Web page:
“A beautifully written field guide to being weird.”—Kirkus
“The antidote to feeling alienated is to find one’s tribe and stand together. Lidia Yuknavitch defines and offers a shared space for everyone ever labeled ‘oddball,’ ‘weirdo’ or ‘freak.’ Hard-earned sparks of wisdom spring off every page. A love letter to non-conformity, this book is going to change lives.”—Hope Edelman, New York Times bestselling author of Motherless Daughters
“Hold your breath, steady your stance, and dive into The Misfit’s Manifesto, an immersive, stunning splash of poetic rage. More investigative memoir than manifesto, this small book roars in Yuknavitch’s big voice, demanding compassion, justice, and love for those who, like the author, choose (or are forced) to take the long view only visible from society’s margins.”—Meredith Maran, The New Old Me
“IF THE ROAD YOU CAME IN ON LED THROUGH SEVERAL HELLS and you walked it more alone than you’d ever want anyone to be, if you were a wolf who chewed off her own leg to escape where you started out, if you paved the road with broken things and crawled in on your knees, this is your book, full of your people. Welcome home.”—REBECCA SOLNIT, author of Hope in the Dark
“I CRIED WHEN I READ LIDIA YUKNAVITCH’S THE MISFIT’S MANIFESTO. Lidia has created a safe space for those of us who have never fit in, for whom the world often seems an impossible place. This remarkable book is a house for people who didn’t believe they had a home.”—STEPHEN ELLIOTT, author of The Adderall Diaries
“THE BEST CHARACTERS ARE MISFITS. Lidia Yuknavitch is a conduit for these voices. The ultimate misfit, she’s a seer and a seed, brave and tender, humble and humanitarian, a poet in the ancient sense of the word. Thank the stars for her. And this book.”—SARAH GERARD, author of Sunshine State
“THIS BOOK WILL SAVE LIVES.”—CHELSEA CAIN, New York Times bestselling author
“THIS BOOK IS NOTHING LESS THAN A LIFE-CHANGER. Lidia Yuknavitch is a miracle of a writer who makes you see the messes we make as a deeper, richer, more ravishing way of being alive together.”—CAROLINE LEAVITT, author of Cruel Beautiful World and the New York Times bestseller Pictures of You
“Fellow misfits, breathe a sigh of relief: We’re not alone. In fact, we have a proud standard-bearer in Lidia Yuknavitch, who eloquently mounts this appreciation of the weird, the maladapted, and the outsider-identifying. Drawing from her own history—of flunk-outs, divorce, drug use, and failure—Yuknavitch encourages oddballs to smell the strange roses.”—ELLE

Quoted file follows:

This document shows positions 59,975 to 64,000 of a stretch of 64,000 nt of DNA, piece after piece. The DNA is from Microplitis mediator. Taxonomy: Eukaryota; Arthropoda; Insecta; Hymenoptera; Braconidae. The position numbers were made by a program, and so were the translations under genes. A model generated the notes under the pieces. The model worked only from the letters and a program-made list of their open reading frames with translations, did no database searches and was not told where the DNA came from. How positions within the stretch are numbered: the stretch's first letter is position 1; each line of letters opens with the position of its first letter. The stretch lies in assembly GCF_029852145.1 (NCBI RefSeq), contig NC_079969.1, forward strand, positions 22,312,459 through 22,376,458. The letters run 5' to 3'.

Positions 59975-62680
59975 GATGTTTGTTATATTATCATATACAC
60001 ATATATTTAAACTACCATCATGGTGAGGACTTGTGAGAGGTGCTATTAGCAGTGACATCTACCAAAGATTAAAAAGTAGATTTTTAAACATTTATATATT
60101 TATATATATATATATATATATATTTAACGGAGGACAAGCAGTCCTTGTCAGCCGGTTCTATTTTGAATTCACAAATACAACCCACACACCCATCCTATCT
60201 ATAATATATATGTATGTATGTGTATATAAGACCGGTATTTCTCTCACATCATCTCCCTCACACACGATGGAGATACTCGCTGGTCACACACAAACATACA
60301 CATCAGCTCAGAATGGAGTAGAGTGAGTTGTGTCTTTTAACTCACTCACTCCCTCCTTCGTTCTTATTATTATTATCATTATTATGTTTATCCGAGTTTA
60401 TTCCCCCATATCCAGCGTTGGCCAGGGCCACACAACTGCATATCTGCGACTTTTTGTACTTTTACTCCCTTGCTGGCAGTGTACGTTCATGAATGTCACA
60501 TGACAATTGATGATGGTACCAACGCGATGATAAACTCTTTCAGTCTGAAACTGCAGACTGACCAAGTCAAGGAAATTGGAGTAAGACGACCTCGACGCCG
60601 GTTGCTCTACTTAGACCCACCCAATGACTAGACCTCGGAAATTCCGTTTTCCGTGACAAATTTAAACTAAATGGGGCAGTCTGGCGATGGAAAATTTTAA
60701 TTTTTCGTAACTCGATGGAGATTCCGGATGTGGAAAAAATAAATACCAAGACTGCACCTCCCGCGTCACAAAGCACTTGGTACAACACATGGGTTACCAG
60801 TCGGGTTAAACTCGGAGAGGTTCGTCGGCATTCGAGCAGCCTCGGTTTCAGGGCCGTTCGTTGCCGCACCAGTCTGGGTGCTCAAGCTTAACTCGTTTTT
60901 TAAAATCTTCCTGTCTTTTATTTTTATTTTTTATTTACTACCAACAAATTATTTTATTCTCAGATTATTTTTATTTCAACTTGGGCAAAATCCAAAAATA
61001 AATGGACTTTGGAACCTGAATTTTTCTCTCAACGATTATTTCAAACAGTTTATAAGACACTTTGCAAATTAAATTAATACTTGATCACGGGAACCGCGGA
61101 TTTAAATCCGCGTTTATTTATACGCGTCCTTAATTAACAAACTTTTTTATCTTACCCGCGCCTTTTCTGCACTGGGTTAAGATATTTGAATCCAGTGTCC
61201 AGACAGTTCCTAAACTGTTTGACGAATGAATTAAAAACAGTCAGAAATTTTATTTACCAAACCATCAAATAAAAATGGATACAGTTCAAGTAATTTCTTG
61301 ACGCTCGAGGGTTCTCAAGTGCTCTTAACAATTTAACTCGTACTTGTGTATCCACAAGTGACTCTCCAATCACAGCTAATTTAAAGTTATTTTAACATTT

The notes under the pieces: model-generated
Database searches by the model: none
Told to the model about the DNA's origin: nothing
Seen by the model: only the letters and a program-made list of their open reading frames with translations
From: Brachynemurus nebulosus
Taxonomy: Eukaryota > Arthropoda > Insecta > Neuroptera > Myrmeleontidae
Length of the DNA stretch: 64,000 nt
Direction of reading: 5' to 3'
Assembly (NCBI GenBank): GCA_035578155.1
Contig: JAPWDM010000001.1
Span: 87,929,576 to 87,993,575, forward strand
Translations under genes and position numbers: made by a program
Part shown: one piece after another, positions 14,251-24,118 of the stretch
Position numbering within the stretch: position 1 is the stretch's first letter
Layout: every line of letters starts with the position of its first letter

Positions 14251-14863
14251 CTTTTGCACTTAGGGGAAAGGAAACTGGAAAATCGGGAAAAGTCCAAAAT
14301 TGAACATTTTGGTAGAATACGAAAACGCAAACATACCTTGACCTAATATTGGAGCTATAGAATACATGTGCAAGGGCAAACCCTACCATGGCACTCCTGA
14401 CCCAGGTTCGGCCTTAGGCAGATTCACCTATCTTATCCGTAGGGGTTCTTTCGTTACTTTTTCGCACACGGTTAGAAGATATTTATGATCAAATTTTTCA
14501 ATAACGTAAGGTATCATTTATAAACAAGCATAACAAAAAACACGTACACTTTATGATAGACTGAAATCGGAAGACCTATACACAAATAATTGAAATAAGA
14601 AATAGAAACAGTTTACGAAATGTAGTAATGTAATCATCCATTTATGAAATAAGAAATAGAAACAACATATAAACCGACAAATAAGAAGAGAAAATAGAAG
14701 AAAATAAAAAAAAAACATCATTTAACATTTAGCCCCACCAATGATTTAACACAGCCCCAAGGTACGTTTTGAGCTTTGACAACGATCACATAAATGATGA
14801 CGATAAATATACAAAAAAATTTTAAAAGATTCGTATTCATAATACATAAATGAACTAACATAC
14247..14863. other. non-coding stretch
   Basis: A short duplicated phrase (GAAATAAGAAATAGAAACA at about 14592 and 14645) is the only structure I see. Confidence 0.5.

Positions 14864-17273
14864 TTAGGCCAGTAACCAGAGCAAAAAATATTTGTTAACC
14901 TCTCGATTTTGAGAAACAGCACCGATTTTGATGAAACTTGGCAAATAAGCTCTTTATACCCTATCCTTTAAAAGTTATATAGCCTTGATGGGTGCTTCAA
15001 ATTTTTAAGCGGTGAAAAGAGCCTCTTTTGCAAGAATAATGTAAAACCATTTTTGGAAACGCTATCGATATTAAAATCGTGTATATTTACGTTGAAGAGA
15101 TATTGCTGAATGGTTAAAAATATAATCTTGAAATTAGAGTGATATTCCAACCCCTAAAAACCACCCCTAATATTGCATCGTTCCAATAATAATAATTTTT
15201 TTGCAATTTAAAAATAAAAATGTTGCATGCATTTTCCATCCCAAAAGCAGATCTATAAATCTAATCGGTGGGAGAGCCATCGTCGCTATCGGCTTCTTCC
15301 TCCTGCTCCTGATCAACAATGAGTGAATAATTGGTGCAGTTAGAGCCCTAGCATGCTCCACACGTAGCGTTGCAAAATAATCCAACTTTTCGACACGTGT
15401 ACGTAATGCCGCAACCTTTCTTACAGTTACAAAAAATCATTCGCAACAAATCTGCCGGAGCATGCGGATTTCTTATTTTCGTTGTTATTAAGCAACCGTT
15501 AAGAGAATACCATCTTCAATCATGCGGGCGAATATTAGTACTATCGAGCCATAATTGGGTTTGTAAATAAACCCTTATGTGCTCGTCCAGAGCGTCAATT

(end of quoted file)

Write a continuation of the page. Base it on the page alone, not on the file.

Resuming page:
Sometimes a single sentence whispered from the mouth of a misfit can change your life.
When I say misfit, I’m talking about the fact that some of us just never found a way to fit in at all, from the get-go, all through our evolving lives, including in the present tense. I’m talking about how some of us experience that altered state of missing any kind of fitting in so profoundly that we nearly can’t make it in life. We serially flounder, or worse, we drown in our inabilities or mistakes, or even worse—since I’m old enough to understand that sometimes some of us don’t make it at all—we give up. Love and peace to the star stuff that carries those misfits we have lost too soon.
You see, some of us do life weird or wrong, or we do weird or wrong things in life. Some of us flunk out or go to jail or rehab or lose husbands or wives or children or houses or all the money. But the thing is, we don’t all surrender or disappear, though some of us do. Lost secular angels. Some of us manage to invent bodies, voices, and lives worth living even though we don’t fit in to the normative socius.
Misfits know how to see mistakes and weirdness differently. We are differently sighted. We can see portals where other people see roadblocks. Misfits are remarkably good at invention, reinvention. Innovation in the face of what other people might see as failure. We are resilient; we don’t just survive, we invent how to thrive.
There is nothing wrong with us. We are the rest of you. We are useful to our culture and more; we have specific skills born of resistance, reinvention, and resilience that are vital to human existence.
Those kids and teens who veer away from the central be-like-everyone-else path, those beautiful creatures forging weird little roads into the unknown, they remind us that beauty doesn’t always come from mirroring the universal. It can also come from the weird on its way to becoming original and transformational.
If there’s one phrase that I should probably tattoo on my forehead it is this: I’m not the story you made of me. The more people I can persuade to hold that mantra, the more I’ll have been of good use in my life. We don’t have to accept the stories we inherit, the ones that tell us who we’re supposed to be. We can stand up and say no at any point, even if we’ve been saying yes our entire lives. It’s never too late. We can always reject the story placed on top of us, and we can always revise and destroy one story and restore another. It’s a never-ending possibility.
In a way, I teach in the classrooms of American broken-down dreams. And yet in these classrooms, America is secularly born again, the classroom of no choice who you sit next to, no way to separate yourself from otherness, no way to get out of the room unless you agree to be together for a while. It’s like a petri dish of who we are and where we are at, teaching and learning at a community college.
I am the daughter of an abusive father whose house I had narrowly escaped with my life. I have two epically failed marriages under my belt. I’ve flunked out of college not once, but twice, and maybe even a third time. I’ve been through one episode of drug rehab and two brief stints incarcerated. I’ve also been homeless. I’m not a deviant. Or a loser. Or a criminal. I’m someone who “missed” fitting in.